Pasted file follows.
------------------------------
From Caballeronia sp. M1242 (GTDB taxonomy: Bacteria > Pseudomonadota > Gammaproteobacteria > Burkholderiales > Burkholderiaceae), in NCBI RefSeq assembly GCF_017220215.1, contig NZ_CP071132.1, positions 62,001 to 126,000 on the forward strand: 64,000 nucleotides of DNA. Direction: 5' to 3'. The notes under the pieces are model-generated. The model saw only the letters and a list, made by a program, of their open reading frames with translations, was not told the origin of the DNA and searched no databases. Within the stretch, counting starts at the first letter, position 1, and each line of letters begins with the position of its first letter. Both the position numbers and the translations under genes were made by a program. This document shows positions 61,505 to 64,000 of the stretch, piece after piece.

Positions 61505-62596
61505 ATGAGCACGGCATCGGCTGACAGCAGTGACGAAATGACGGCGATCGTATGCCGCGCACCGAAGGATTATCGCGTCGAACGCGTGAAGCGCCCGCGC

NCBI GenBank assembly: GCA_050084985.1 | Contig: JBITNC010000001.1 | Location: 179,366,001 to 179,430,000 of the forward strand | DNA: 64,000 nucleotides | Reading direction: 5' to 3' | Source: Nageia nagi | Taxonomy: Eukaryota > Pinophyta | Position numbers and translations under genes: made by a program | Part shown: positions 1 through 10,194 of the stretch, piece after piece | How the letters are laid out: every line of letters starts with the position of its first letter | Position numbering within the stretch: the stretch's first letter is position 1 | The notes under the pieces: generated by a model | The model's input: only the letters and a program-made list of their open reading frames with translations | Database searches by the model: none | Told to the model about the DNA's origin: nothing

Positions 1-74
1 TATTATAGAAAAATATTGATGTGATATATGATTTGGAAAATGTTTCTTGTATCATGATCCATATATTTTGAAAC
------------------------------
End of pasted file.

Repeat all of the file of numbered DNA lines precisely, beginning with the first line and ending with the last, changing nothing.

From Caballeronia sp. M1242 (GTDB taxonomy: Bacteria > Pseudomonadota > Gammaproteobacteria > Burkholderiales > Burkholderiaceae), in NCBI RefSeq assembly GCF_017220215.1, contig NZ_CP071132.1, positions 62,001 to 126,000 on the forward strand: 64,000 nucleotides of DNA. Direction: 5' to 3'. The notes under the pieces are model-generated. The model saw only the letters and a list, made by a program, of their open reading frames with translations, was not told the origin of the DNA and searched no databases. Within the stretch, counting starts at the first letter, position 1, and each line of letters begins with the position of its first letter. Both the position numbers and the translations under genes were made by a program. This document shows positions 61,505 to 64,000 of the stretch, piece after piece.

Positions 61505-62596
61505 ATGAGCACGGCATCGGCTGACAGCAGTGACGAAATGACGGCGATCGTATGCCGCGCACCGAAGGATTATCGCGTCGAACGCGTGAAGCGCCCGCGC

NCBI GenBank assembly: GCA_050084985.1 | Contig: JBITNC010000001.1 | Location: 179,366,001 to 179,430,000 of the forward strand | DNA: 64,000 nucleotides | Reading direction: 5' to 3' | Source: Nageia nagi | Taxonomy: Eukaryota > Pinophyta | Position numbers and translations under genes: made by a program | Part shown: positions 1 through 10,194 of the stretch, piece after piece | How the letters are laid out: every line of letters starts with the position of its first letter | Position numbering within the stretch: the stretch's first letter is position 1 | The notes under the pieces: generated by a model | The model's input: only the letters and a program-made list of their open reading frames with translations | Database searches by the model: none | Told to the model about the DNA's origin: nothing

Positions 1-74
1 TATTATAGAAAAATATTGATGTGATATATGATTTGGAAAATGTTTCTTGTATCATGATCCATATATTTTGAAAC